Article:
As legal pressure mounts, so does public anxiety around the implications of risking a trip to the gym. Akagi told me: “A lot of clientele are still very uncertain about their willingness to come back full force once fitness centres reopen. While being healthy and fit are some of the greatest protectors against a serious bout with this virus. A lot of people are realising that their families health is too valuable.”
As businesses in England put plans in place to reopen on or around July 25, it is likely that many gyms will struggle to retain current clients and recruit new ones until people feel 100% secure in their environment. Akagi told me: “How our industry survives and regains its footing I believe is going to come after a vaccine is developed.”
No matter how you look at it, we are balancing on the blade of a double edged sword, we know a healthy active lifestyle is our best defense against Covid-19, but are people mentally prepared to commence exercising in a confined space amongst others? What does the future look like for avid gym goers?
James Exton, cofounder of London Muscle told me: “The conventional gym based membership model has undoubtedly been detrimented; however, other areas have flourished, particularly the digital fitness sector.” According to Exton, it’s not just the demand for their digital exercise and nutrition e-guides that have spiked: “Our LDNM Academy, qualifying students as Personal Trainers, has seen a huge uplift too. People wanting to re-skill, or just make the most of having more time available than previously.”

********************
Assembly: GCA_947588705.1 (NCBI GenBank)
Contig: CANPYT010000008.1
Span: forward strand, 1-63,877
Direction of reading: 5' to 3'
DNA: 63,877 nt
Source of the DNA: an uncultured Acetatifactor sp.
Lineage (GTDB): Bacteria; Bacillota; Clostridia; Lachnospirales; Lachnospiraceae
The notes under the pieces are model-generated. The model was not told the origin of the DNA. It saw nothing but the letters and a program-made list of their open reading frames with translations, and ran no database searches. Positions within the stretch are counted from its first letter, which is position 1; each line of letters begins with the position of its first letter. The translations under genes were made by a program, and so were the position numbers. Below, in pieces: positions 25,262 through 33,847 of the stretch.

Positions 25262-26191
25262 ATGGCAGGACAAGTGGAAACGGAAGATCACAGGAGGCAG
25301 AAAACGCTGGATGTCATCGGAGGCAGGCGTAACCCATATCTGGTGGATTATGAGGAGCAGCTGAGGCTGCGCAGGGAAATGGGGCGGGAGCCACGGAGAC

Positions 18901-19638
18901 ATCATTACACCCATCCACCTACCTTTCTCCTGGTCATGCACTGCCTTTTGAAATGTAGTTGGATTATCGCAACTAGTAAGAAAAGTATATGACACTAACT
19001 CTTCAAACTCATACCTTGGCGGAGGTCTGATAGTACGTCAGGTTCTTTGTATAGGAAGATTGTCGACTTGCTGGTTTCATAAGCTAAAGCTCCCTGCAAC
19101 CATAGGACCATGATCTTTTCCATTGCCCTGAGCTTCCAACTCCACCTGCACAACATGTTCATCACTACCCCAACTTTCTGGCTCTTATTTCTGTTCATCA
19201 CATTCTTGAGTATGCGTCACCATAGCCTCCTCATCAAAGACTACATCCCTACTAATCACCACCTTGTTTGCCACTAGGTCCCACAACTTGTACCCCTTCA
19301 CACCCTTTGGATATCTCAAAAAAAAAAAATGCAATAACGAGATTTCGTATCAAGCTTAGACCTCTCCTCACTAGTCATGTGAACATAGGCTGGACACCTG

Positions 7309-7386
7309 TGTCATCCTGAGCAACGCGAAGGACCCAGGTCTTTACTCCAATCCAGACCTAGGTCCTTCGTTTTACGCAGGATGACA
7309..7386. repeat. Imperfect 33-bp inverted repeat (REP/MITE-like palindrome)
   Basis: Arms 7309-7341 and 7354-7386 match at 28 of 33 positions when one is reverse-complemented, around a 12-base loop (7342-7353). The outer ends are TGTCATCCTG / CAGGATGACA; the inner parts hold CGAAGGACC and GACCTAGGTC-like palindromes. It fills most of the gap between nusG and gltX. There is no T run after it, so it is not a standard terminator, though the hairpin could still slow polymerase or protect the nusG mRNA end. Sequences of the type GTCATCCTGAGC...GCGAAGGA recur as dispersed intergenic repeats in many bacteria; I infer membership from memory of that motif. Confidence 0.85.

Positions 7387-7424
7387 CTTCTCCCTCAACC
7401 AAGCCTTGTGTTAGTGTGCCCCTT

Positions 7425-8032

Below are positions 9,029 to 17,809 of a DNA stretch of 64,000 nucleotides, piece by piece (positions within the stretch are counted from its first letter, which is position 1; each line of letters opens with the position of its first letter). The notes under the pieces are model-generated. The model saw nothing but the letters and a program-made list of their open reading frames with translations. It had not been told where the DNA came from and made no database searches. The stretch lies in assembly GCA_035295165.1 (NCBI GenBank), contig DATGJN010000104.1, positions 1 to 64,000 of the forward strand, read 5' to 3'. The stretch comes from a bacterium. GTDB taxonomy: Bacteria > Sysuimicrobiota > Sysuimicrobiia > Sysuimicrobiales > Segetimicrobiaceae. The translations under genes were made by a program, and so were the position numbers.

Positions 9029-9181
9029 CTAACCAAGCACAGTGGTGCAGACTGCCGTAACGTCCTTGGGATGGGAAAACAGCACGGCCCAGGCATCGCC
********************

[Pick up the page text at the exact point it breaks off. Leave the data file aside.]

Regardless of innovative adaptation making health and fitness services accessible worldwide, old habits continue to die hard, as select minorities disregard their health and wellbeing for past pleasures. The European office of the World Health Organizations (Euro WHO) advice regarding alcohol and Covid-19, suggests to “avoid alcohol altogether so that you do not undermine your own immune system and health and do not risk the health of others.”
Yet, on Saturday July 4, Londoners flocked to the streets of Soho to quench their thirst following lockdowns lifted limits, completely disregarding Euro WHO’s advice to “stay sober so that you can remain vigilant, act quickly and make decisions with a clear head, for yourself and others in your family and community.” Clearly demonstrating that pubs and bars are simply unable to control their environment in such a pandemic, and as for the intoxicated individuals amassing in and around them, that’s another story.
I am sure you will agree that the decision to open pubs and bars before gyms was extremely controversial, we know that being fit and healthy through exercise are among our best individual defenses against Covid-19 and it’s apparent that now is the time for gyms and health clubs to re-open. What is more important however; is that exercise enthusiasts respect these environments, respect others within them and ensure we do everything we can to of-course remain fit, but also reduce the risk of further spread.